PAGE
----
Project Management

IT Project Lessons from Titanic (Part 9)

Durham Highlands Chapter

In recapping the famous ship's situation, Titanic's officers tried desperately to avoid a collision (see Part 8). However, the S-turn, a good decision, failed to decelerate the ship enough. Titanic almost innocuously came to a halt later described by hundreds of passengers as a quiver, rumble or grinding noise that lasted a few seconds as if the ship was rolling over a thousand marbles.


There was no "crash stop," fatalities or even minor injuries. There was no violent jolt sideways or repeated strikes along the ship's length. This is common with a side swipe against an ice spur when a ship is turning very hard away from it. The breakfast cutlery that was laid out in the dining salons barely trembled, and drinks remained unspilled in the first class smoking rooms and lounges. All the evidence indicates that the ship came to rest on an underwater ice shelf at the base of the iceberg. Murdoch had prevented a head on crash that could have demolished the first 4 compartments, and killed and maimed hundreds of passengers.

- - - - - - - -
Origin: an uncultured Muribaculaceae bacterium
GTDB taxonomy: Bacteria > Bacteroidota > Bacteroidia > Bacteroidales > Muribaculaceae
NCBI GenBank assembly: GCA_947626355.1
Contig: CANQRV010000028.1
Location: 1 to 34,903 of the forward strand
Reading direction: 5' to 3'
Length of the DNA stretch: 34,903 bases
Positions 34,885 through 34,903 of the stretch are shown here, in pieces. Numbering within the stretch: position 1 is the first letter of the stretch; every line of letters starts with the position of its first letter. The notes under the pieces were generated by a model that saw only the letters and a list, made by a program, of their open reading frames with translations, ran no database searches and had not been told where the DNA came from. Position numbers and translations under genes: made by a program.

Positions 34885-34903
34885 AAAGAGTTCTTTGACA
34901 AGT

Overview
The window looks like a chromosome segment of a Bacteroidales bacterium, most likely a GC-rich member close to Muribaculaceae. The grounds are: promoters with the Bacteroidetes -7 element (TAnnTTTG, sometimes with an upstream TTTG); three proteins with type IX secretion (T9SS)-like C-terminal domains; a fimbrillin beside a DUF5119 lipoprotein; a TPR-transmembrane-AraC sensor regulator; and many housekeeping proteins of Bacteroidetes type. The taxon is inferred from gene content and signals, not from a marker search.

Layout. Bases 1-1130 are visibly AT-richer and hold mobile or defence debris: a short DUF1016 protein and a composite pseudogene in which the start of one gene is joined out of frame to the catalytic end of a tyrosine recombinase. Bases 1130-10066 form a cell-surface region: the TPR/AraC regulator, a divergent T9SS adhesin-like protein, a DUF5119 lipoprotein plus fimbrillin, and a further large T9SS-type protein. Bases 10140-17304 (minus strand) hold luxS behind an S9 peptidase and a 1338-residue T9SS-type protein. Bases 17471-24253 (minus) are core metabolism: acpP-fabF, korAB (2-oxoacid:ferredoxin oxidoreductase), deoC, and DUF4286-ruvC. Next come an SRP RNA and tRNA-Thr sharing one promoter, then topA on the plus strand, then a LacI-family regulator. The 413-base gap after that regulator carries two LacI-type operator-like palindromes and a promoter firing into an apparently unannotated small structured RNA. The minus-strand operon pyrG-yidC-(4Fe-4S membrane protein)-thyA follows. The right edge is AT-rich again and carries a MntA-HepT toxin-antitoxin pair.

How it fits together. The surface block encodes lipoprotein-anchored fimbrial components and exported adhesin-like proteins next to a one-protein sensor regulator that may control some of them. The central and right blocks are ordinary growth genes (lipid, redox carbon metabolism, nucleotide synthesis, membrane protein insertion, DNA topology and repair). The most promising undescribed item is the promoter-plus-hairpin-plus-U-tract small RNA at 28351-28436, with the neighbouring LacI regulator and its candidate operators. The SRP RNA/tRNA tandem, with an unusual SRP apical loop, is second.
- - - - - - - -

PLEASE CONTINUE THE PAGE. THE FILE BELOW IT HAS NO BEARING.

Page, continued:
Likewise, when an IT solution falters in production steps are taken according to a process prepared, planned and tested in the project itself (see Part 4). The process should be based around a Mean Time To Recovery (MTTR) clock were the principal objective is to get the IT solution back on-line as quickly as possible to meet Service Level Agreements (SLAs). …

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"Few people think more than two or three times a year; I have made an international reputation for myself by thinking once or twice a week."

- George Bernard Shaw